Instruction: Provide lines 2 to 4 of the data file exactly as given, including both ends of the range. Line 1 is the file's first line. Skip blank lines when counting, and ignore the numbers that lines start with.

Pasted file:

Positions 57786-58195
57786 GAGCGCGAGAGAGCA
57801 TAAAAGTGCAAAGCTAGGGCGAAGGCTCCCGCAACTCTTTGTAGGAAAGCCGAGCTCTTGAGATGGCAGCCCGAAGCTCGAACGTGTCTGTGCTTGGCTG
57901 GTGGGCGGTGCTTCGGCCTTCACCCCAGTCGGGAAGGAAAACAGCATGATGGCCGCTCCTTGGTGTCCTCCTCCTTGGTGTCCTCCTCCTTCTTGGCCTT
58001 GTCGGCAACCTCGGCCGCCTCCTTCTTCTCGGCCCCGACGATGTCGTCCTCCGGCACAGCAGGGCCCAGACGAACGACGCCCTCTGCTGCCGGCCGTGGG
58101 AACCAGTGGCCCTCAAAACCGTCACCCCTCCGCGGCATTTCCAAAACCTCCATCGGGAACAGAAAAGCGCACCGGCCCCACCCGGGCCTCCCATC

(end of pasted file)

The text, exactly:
57786 GAGCGCGAGAGAGCA
57801 TAAAAGTGCAAAGCTAGGGCGAAGGCTCCCGCAACTCTTTGTAGGAAAGCCGAGCTCTTGAGATGGCAGCCCGAAGCTCGAACGTGTCTGTGCTTGGCTG
57901 GTGGGCGGTGCTTCGGCCTTCACCCCAGTCGGGAAGGAAAACAGCATGATGGCCGCTCCTTGGTGTCCTCCTCCTTGGTGTCCTCCTCCTTCTTGGCCTT